Toymakers are focusing on selling soft, squishy toys this holiday season because space in storage containers is so limited

Toymakers are focusing on selling soft, squishy toys this holiday season because space in storage containers is so limited
A cargo ship. Associated Press
  • Companies are dealing with the limited space in shipping containers and their increased costs.
  • Toymakers are pivoting to selling small, squishy toys so they can fit more on board, CNN reported.

The limited space on shipping containers and increased price of using them has led toymakers to focus on shipping soft, squishy toys this holiday season, CNN reported.

Jay Foreman, the chief executive of toymaker Basic Fun, told CNN that he was struggling to find space on shipping containers and that the space he could find was wildly expensive.

He said that, in other years, the company could ship whatever it wanted, but this year it needed to find a solution, and decided to embrace soft toys.

"It's a simple case of how much sales volume fits in the container when containers are hard to come by," he said, adding that for smaller soft toys, "the packages are the size of a golf ball."

Yogibo, a company that sells toys, home decor, and bedding, told CNN that it was focusing on shipping small toys instead of bedding. Its CEO, Eyal Levy, said "they take up much less space and offer a higher value for the same amount of volume."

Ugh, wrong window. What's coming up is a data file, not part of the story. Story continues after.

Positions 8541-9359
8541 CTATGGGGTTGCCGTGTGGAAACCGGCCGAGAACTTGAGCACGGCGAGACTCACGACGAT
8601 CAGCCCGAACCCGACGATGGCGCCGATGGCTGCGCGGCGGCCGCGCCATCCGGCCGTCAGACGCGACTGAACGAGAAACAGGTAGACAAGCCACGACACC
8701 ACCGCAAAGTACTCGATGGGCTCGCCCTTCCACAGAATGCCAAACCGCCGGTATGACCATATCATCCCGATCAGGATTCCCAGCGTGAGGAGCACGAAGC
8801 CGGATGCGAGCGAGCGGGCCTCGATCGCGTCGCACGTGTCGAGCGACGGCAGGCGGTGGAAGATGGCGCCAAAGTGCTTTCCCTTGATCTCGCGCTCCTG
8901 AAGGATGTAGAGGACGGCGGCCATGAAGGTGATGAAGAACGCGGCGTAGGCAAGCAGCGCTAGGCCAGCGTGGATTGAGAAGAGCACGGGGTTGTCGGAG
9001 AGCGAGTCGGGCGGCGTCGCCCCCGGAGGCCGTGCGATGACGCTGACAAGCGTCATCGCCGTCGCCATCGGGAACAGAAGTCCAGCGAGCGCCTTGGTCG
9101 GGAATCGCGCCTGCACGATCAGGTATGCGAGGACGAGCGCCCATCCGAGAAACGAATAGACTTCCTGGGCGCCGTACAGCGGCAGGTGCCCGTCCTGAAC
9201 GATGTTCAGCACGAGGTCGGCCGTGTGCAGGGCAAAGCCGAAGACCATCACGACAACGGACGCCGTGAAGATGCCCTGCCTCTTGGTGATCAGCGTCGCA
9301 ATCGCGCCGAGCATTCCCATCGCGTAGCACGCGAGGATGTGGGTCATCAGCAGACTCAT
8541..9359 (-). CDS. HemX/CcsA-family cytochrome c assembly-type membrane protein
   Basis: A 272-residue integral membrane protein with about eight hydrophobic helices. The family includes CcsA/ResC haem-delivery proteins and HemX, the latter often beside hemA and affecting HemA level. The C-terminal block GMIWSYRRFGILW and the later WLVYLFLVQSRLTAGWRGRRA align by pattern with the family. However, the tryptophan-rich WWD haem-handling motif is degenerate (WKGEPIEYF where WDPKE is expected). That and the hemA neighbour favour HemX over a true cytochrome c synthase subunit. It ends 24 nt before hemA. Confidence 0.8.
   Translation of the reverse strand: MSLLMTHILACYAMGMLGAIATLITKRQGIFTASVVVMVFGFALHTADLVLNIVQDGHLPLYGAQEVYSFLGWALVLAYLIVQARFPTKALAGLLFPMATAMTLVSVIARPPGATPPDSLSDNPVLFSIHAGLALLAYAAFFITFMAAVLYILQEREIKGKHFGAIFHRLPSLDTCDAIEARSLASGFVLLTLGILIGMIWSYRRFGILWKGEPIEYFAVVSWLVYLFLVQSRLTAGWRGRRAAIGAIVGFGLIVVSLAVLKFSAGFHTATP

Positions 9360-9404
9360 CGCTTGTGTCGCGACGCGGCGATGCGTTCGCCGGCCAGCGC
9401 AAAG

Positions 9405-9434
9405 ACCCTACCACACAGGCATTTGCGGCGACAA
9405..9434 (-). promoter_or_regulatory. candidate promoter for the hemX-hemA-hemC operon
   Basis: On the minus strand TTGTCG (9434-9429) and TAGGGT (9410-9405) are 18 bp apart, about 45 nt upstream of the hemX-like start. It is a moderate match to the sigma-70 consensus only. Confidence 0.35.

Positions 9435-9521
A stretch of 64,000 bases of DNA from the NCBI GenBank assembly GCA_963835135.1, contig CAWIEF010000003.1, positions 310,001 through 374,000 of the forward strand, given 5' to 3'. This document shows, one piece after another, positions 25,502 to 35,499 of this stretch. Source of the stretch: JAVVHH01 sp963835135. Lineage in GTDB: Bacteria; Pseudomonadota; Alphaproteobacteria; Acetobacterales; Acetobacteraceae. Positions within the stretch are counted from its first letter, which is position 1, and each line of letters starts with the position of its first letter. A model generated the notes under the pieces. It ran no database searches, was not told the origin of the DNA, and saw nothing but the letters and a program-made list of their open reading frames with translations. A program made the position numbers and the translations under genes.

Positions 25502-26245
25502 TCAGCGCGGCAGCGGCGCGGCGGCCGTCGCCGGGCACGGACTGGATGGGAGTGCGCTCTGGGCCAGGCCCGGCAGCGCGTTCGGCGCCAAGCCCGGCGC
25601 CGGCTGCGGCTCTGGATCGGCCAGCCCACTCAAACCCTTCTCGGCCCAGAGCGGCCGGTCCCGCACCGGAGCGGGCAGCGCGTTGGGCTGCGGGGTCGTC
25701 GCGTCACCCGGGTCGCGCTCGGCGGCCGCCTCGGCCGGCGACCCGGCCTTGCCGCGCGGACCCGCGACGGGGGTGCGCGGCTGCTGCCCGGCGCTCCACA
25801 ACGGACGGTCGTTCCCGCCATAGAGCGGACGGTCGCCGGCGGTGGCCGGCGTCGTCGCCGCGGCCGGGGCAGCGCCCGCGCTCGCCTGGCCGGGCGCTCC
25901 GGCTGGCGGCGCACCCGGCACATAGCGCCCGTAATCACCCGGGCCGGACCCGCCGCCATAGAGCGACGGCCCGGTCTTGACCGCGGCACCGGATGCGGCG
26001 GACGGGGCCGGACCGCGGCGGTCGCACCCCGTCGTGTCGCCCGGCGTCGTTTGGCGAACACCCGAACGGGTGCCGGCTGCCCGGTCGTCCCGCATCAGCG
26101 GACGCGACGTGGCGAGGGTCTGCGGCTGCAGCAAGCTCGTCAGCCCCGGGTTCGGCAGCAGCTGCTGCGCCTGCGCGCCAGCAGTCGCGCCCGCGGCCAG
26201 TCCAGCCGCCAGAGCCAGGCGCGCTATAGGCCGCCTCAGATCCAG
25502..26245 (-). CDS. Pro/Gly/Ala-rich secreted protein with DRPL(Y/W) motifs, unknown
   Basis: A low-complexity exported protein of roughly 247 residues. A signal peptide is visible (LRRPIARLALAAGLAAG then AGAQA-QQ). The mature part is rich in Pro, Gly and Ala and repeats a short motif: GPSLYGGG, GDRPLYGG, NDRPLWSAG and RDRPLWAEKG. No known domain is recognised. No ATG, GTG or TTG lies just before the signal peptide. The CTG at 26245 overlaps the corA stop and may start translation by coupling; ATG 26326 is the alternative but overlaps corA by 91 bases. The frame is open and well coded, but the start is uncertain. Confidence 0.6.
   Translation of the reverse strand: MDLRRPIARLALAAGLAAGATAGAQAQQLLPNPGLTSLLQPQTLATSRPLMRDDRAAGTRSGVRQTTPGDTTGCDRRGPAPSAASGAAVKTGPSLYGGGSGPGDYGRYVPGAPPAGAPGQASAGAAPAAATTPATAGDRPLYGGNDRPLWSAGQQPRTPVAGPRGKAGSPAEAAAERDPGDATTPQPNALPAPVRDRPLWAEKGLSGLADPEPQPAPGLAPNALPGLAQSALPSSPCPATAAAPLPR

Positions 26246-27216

Rick Derr, the owner of Learning Express Toys in Lake Zurich, Illinois, also told CNN that his company was also going to focus on smaller items, and that "bigger items" would be scarcer this year.

Toys have been one of the worst-impacted categories by the supply chain crisis. Delays, shortages, and rising costs meant that toymakers have reported millions of dollars worth of products being stuck in factories or in containers on ships, unable to get to where they need to be.

One of the world's largest toymakers, MGA International, said it's spending around $20,000 on a single shipping container, and that previously this would have cost around $2,000.

MGA CEO Isaac Larian recently told Bloomberg that he hdsn't experienced a situation like this in his 40-year career. "Everything that can go wrong is going wrong at the same time," he said.

Experts are advising customers to stock up early for the holidays and to be prepared to spend more.


And at this point, there's no indication that things will get any better by 2022, they say.

"Things are really bad ... it's like a huge rubber band that keeps getting stretched further and further," Dave Marcotte, longtime retail and supply chain expert from Kantar Consulting, said in a recent conversation with Insider.